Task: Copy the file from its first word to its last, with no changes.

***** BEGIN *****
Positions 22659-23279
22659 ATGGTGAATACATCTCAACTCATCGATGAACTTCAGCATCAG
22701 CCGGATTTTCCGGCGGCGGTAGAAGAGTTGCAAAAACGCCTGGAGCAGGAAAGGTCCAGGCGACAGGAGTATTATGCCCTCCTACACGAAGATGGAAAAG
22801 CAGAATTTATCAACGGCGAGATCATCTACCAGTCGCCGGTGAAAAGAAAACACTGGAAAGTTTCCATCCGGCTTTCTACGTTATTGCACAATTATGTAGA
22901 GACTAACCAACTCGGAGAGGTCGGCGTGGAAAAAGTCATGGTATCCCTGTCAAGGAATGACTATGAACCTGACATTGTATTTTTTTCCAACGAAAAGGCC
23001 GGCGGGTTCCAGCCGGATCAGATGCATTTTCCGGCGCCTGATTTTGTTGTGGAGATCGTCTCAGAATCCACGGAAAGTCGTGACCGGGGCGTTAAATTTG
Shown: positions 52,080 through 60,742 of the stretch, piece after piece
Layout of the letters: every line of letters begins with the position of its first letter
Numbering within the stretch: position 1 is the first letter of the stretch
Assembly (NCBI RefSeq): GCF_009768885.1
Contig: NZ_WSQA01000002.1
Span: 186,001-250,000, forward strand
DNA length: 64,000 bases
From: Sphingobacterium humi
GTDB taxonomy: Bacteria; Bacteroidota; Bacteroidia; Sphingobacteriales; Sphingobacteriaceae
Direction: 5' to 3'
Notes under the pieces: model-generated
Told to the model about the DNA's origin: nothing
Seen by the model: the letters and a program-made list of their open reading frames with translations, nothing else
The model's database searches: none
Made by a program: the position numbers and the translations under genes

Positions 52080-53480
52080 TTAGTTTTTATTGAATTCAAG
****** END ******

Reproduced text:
Positions 22659-23279
22659 ATGGTGAATACATCTCAACTCATCGATGAACTTCAGCATCAG
22701 CCGGATTTTCCGGCGGCGGTAGAAGAGTTGCAAAAACGCCTGGAGCAGGAAAGGTCCAGGCGACAGGAGTATTATGCCCTCCTACACGAAGATGGAAAAG
22801 CAGAATTTATCAACGGCGAGATCATCTACCAGTCGCCGGTGAAAAGAAAACACTGGAAAGTTTCCATCCGGCTTTCTACGTTATTGCACAATTATGTAGA
22901 GACTAACCAACTCGGAGAGGTCGGCGTGGAAAAAGTCATGGTATCCCTGTCAAGGAATGACTATGAACCTGACATTGTATTTTTTTCCAACGAAAAGGCC
23001 GGCGGGTTCCAGCCGGATCAGATGCATTTTCCGGCGCCTGATTTTGTTGTGGAGATCGTCTCAGAATCCACGGAAAGTCGTGACCGGGGCGTTAAATTTG
Shown: positions 52,080 through 60,742 of the stretch, piece after piece
Layout of the letters: every line of letters begins with the position of its first letter
Numbering within the stretch: position 1 is the first letter of the stretch
Assembly (NCBI RefSeq): GCF_009768885.1
Contig: NZ_WSQA01000002.1
Span: 186,001-250,000, forward strand
DNA length: 64,000 bases
From: Sphingobacterium humi
GTDB taxonomy: Bacteria; Bacteroidota; Bacteroidia; Sphingobacteriales; Sphingobacteriaceae
Direction: 5' to 3'
Notes under the pieces: model-generated
Told to the model about the DNA's origin: nothing
Seen by the model: the letters and a program-made list of their open reading frames with translations, nothing else
The model's database searches: none
Made by a program: the position numbers and the translations under genes

Positions 52080-53480
52080 TTAGTTTTTATTGAATTCAAG